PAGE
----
The Bag Was Lost, But Now It’s Found

Part 1: Packing Tips From the Pros

My post today was originally going to be about the mini meat factory that borders our local canal, but I don’t have quite the right photo of the rutting piglets. Don’t worry – it’s coming, and you won’t be disappointed.

This two part series will examine items that are difficult to find in Thailand (when I say difficult to find, I mean existing outside a 2 mile radius of our apartment). This is a pertinent topic, because our airlines* managed to lose T’s bag. For nine days. We had pretty much given up hope that we’d ever see it again, but then a WestJet employee found it being used as a punching bag in the employees’ lounge at the Vancouver airport. The airline didn’t provide all these details, but I was able to fill them in using my highly developed powers of intuition. After nine days, our rejoicing was GREAT, because while this bag wasn’t carrying a lot of valuables, it did contain some Very Important Items.**

An item that is easy to find in Thailand: Angry Bird fish skewers.

Now, for some people this wouldn’t present a major problem. One of the teachers at the school mentioned that it would be a Good Idea to split up all your Very Important Items so that half are in one bag, and half in another. This would be a brilliant plan if it didn’t run directly counter to our highly refined system of packing. This is a system that took years to develop, but I will share it with you here for free:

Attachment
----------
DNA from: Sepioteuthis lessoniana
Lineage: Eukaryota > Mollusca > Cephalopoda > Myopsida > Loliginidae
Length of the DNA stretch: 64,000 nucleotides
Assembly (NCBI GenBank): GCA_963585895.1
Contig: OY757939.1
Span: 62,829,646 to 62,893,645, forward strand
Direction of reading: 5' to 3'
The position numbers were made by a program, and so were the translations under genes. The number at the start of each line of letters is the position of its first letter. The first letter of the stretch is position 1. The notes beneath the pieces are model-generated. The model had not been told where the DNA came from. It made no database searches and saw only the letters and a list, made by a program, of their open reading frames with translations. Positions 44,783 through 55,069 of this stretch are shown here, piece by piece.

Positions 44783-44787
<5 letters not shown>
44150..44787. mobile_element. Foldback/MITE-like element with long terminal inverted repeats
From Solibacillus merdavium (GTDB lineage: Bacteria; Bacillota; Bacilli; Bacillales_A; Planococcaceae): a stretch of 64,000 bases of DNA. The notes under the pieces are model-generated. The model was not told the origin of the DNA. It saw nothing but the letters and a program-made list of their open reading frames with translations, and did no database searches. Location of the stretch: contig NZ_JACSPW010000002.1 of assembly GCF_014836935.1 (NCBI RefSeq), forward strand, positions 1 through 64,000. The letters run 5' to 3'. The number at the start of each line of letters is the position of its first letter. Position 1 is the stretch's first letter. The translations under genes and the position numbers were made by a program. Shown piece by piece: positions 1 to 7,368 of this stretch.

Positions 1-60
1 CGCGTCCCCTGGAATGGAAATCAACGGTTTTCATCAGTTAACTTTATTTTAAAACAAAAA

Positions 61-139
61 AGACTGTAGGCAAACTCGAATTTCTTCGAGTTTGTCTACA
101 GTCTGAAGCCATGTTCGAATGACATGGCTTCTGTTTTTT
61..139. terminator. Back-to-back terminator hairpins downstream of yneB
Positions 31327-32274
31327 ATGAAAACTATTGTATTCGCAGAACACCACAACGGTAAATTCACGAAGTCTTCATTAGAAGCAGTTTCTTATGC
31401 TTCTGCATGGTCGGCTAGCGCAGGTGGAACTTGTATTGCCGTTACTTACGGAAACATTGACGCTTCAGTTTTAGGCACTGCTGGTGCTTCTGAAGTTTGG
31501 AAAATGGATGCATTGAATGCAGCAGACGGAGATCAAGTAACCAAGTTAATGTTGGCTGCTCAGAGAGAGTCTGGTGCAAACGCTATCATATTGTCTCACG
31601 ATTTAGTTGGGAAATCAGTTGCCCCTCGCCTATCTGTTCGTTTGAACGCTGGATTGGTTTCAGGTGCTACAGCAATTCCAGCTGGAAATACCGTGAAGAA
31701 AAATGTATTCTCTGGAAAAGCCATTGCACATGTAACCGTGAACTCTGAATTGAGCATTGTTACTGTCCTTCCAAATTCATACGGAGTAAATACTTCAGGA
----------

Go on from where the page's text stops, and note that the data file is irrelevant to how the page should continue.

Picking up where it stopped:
Perfect Packing Plan

1)      Make piles of schtuff. Lots and lots of piles. The more piles, the better. Cover as much surface area as possible.

2)      Choose the number of bags that you want to take with you. Base this purely on the price of excess baggage, and cross-index it with your genetic tendency to cheapness. Do not reference the amount of schtuff you wish to bring.

3)      Begin stuffing. It’s best to do this randomly, without paying attention to what might be in your piles of schtuff. Close your eyes if you need to. If you have any delicate electronics, enlist your adorable and organized sister-in-law to help you stuff. This is the only way that these items will arrive in one piece.

4)      Continue stuffing. If you have leftovers, grab some stuff sacks, and stuff them. Stuff the stuff sacks in your bags.

5)      Wrap twine around any bags that look like they might explode.

6)      Throw any leftovers in a box and leave it at your parents’ house. It doesn’t matter what the leftovers are – who needs a birth certificate anyway? They had their chance.

We couldn’t fit our car in our bags. Good-bye, Matrix. You were like a mother to me.

7)      Haul bags to the airport. Pray. Weigh bags. Pray some more. Untie twine that is holding your bags together. Hold up line while you redistribute stuff so that you only have to pay for one overweight bag. Re-tie twine.

8)      Heave bags on conveyor belt and walk away.

Optional Final Step: Fly on in bliss as disgruntled airline employee “loses” your bag.

That is how our painful 9-day journey began. Feel free to use our packing tips, with or without the optional final step.

Todd is reunited with his bag.

Next up: Items that are “hard to find” in Thailand.

*WestJet and China Eastern – members of the Point-less Alliance: “We don’t offer points, but sometimes you’ll get your luggage.”

**Here I am referring to our entire supply of Knickers’n’Ginch.

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